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Supreme Court, Appellate Division, Third Department, New York.

Phyllis ROBINSON, et al., Appellants, v. ALBANY HOUSING AUTHORITY, Respondent.

Decided: January 30, 2003

Before:  CREW III, J.P., PETERS, ROSE, LAHTINEN and KANE, JJ. James M. Woolsey Jr., P.C., Albany (James M. Woolsey Jr. of counsel), for appellants. Brennan, Rehfuss & Liguori, Albany (John W. Liguori of counsel), for respondent.

Appeal from an order of the Supreme Court (Cannizzaro, J.), entered February 5, 2002 in Albany County, which granted defendant's motion for summary judgment dismissing the complaint.

Plaintiffs commenced this action seeking damages for injuries sustained by plaintiff Phyllis Robinson (hereinafter plaintiff) when she slipped and fell on an icy walkway owned and maintained by defendant.   Plaintiff alleges that at approximately 10:00 A.M. on Sunday, December 17, 1995, she slipped as she stepped onto a section of walkway that appeared to her to be wet, but not icy.   Defendant moved for summary judgment dismissing the complaint on the ground that plaintiff failed to establish that it had notice of or created the alleged icy condition.   Defendant's moving papers included meteorological data indicating that four tenths of an inch of snow had fallen late the previous evening, and that the temperature had risen above freezing and then dropped below freezing after that snowfall.   Finding no evidence of how long the icy condition had existed or that it was visible and apparent, Supreme Court granted the motion.   Plaintiffs appeal, and we now affirm.

  “To impose liability for a slip and fall upon a landowner, there must be evidence that the defendant knew or, in the exercise of reasonable care, should have known that icy conditions existed and nonetheless failed to exercise due care to correct the situation within ‘a reasonable time after the cessation of the storm or temperature fluctuations which created [the] dangerous condition’ ” (Polgar v. Syracuse Univ., 255 A.D.2d 780, 780, 680 N.Y.S.2d 132, quoting Porcari v. S.E.M. Mgt. Corp., 184 A.D.2d 556, 557, 584 N.Y.S.2d 331).   In addition, “[c]onstructive notice requires a showing that the condition was visible and apparent and existed for a sufficient period of time prior to the accident to permit defendants to discover it and take corrective action” (Boyko v. Limowski, 223 A.D.2d 962, 964, 636 N.Y.S.2d 901;  see Lewis v. Bama Hotel Corp., 297 A.D.2d 422, 423, 745 N.Y.S.2d 627).

 Here, in support of its motion, defendant submitted the affidavit of the crew leader responsible for snow and ice removal at plaintiffs' residence stating that, pursuant to emergency work orders issued whenever slippery conditions are discovered, he and his workers cleared snow on the morning of December 15, 1995 and then again soon after plaintiff's fall on the morning of December 17, 1995.   He further stated that no work order had been issued on December 16, 1995, that despite his daily inspections, he was not aware of any recurring ice conditions on the walkway where plaintiff fell, and that the maintenance department had no record of any complaints of icy condition on that walkway prior to plaintiff's fall.   We conclude that, upon this evidence, defendant met its initial burden of establishing as a matter of law that it lacked actual or constructive notice of the alleged icy condition (see Lewis v. Bama Hotel Corp., supra at 423, 745 N.Y.S.2d 627;  Wright v. Rite-Aid of NY, 249 A.D.2d 931, 931, 672 N.Y.S.2d 548;  Burke v. Village of Malone, 246 A.D.2d 874, 875, 668 N.Y.S.2d 260).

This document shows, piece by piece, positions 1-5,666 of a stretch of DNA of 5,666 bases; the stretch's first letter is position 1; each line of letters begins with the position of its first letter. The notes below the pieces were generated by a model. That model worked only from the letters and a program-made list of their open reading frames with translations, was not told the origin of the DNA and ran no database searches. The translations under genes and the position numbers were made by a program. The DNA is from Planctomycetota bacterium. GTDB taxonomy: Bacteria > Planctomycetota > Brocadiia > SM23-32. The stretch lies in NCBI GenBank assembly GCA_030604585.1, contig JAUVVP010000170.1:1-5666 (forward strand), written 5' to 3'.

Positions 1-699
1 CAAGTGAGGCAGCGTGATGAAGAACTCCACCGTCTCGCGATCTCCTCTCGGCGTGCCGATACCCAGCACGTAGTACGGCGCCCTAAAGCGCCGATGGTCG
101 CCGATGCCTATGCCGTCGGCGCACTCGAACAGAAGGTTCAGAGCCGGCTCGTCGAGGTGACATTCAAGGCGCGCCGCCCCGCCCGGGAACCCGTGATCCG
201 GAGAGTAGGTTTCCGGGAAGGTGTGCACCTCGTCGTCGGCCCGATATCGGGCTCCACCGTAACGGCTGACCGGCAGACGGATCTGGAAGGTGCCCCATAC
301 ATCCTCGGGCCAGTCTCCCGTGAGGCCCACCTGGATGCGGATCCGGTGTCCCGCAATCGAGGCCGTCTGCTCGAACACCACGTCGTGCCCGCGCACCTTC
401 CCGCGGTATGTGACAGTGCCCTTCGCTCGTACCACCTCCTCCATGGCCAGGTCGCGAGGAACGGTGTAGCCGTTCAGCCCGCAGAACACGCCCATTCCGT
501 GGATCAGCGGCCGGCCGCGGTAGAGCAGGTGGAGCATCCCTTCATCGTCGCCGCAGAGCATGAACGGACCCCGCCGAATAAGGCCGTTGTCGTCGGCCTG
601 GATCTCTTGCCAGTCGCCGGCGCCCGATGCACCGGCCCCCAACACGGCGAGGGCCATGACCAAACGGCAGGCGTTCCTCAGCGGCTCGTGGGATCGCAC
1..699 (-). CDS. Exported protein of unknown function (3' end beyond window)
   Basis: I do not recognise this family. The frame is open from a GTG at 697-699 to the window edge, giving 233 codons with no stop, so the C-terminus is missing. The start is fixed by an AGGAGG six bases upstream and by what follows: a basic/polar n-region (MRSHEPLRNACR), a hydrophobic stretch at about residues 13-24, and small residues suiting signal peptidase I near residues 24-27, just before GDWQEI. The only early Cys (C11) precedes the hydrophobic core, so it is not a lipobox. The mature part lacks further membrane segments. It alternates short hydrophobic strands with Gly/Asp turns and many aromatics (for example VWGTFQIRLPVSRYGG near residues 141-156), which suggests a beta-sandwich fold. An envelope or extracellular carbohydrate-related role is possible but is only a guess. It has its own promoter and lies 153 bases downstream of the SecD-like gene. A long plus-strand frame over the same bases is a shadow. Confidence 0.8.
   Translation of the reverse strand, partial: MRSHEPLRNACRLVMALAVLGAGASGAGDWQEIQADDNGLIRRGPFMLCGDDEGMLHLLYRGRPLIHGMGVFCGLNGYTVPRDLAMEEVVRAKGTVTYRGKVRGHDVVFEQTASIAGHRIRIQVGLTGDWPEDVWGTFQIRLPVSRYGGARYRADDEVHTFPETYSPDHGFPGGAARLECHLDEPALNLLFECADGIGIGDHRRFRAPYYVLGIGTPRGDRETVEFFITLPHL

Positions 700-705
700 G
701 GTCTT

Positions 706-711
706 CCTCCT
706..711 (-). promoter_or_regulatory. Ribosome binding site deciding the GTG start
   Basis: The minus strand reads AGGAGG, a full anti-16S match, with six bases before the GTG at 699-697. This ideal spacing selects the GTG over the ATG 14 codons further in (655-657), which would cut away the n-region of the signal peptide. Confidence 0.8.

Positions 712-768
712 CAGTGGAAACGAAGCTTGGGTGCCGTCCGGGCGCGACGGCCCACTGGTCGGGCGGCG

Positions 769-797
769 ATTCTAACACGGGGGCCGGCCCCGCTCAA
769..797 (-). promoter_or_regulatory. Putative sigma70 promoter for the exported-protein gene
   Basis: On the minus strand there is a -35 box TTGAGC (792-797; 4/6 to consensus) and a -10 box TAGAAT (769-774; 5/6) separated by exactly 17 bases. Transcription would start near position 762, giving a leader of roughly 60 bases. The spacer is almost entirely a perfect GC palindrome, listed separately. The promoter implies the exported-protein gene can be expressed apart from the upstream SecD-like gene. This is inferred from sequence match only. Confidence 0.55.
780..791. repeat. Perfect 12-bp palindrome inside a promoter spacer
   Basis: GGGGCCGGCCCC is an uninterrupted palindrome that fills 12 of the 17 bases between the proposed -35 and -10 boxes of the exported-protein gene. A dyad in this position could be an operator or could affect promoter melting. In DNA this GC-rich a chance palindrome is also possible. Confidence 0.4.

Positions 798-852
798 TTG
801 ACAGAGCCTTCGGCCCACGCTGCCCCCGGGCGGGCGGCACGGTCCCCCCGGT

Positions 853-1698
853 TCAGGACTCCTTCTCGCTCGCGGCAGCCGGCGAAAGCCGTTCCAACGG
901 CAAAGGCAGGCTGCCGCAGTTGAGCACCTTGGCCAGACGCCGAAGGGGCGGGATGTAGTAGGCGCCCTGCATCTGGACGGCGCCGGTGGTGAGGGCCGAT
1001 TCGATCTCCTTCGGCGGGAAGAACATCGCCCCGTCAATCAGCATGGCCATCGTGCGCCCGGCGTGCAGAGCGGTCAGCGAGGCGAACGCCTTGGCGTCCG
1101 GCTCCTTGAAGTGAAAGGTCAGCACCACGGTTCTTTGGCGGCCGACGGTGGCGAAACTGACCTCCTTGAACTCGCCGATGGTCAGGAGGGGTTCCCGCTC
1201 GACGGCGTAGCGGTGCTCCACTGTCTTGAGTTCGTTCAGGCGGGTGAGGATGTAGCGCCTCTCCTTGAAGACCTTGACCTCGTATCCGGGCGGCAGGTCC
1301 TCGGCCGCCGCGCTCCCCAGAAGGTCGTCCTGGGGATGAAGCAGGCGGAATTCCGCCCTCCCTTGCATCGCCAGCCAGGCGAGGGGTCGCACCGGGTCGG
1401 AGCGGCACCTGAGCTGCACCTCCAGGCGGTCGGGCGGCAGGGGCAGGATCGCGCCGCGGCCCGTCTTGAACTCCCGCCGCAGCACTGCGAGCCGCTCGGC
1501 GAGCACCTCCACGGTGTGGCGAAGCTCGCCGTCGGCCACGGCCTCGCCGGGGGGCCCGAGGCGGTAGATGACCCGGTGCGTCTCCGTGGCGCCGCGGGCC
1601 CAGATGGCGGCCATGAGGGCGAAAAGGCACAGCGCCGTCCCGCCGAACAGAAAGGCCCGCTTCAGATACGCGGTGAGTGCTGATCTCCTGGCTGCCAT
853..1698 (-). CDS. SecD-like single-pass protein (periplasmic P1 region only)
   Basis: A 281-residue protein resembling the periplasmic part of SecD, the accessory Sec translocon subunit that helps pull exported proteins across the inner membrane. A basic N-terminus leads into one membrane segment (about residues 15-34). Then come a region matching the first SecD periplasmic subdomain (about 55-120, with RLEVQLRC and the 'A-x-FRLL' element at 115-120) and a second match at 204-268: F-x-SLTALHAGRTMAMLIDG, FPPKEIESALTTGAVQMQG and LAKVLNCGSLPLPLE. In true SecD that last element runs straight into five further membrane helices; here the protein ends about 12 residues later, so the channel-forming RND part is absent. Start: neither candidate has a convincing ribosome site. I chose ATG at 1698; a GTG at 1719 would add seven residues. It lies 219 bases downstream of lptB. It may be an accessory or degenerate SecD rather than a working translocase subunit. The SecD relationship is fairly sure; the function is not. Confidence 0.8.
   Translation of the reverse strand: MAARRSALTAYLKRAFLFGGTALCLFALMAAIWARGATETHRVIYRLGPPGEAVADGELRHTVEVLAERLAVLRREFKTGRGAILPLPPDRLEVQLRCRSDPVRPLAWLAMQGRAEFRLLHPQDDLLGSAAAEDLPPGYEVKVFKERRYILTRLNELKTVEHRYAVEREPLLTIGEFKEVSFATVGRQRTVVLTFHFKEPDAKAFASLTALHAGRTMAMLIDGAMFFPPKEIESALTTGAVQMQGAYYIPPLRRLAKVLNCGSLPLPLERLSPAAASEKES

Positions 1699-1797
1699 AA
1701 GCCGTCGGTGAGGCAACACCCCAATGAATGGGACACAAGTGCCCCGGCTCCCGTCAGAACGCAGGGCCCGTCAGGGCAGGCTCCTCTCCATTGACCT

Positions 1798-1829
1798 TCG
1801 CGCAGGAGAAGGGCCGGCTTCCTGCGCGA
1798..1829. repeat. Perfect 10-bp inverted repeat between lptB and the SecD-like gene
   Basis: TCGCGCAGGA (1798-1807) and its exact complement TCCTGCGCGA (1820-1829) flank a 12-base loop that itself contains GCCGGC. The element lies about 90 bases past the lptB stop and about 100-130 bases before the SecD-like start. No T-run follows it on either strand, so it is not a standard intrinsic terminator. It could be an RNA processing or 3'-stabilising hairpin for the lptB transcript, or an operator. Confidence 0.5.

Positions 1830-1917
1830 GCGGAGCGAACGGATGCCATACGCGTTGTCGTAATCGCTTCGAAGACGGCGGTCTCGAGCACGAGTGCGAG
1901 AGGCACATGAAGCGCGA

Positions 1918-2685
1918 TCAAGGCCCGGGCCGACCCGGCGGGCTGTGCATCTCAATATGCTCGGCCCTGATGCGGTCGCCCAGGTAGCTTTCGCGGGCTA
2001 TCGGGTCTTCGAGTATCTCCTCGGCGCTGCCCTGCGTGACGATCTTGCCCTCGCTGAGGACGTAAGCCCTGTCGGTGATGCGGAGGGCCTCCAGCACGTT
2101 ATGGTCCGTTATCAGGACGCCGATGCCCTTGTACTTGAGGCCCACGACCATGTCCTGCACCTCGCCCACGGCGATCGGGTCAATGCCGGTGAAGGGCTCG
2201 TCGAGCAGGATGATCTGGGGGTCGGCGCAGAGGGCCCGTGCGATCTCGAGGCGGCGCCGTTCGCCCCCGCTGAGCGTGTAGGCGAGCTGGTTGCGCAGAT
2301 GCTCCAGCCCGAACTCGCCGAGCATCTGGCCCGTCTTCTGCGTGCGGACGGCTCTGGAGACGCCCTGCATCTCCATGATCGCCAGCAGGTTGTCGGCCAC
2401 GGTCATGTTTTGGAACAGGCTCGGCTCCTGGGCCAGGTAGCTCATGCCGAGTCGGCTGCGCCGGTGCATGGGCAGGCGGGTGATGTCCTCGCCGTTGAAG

In opposition, on the issue of notice, plaintiffs submitted only an affidavit of their counsel arguing that the icy condition must have been in existence since the snowfall late the previous evening and that constructive notice should be inferred from the passage of time following that snowfall.   However, plaintiffs offered no expert opinion as to whether the ice formed when the snow fell approximately 12 hours earlier or was the later product of a thaw/freeze cycle reflected in the meteorological data.   As to whether the icy condition was observable prior to plaintiff's fall, the only evidence in the record is her deposition testimony that she did not think it was ice and it appeared to be water.   Thus, plaintiffs failed to raise an issue of fact as to whether the condition was visible, apparent and had existed for a sufficient period of time to permit defendant to discover and correct it (see Lewis v. Bama Hotel Corp., supra at 423, 745 N.Y.S.2d 627;  Wimbush v. City of Albany, 285 A.D.2d 706, 707, 727 N.Y.S.2d 745;  cf.  Kozak v. Broadway Joe's, 296 A.D.2d 683, 685-686, 745 N.Y.S.2d 139).   Plaintiffs' alternate allegation that defendant's failure to properly clear a much earlier snowfall created the icy condition is also unavailing, as it is purely speculative (see Wimbush v. City of Albany, supra at 707, 727 N.Y.S.2d 745).   Thus, Supreme Court did not err in finding no basis to impute constructive notice and granting defendant's motion.

ORDERED that the order is affirmed, with costs.



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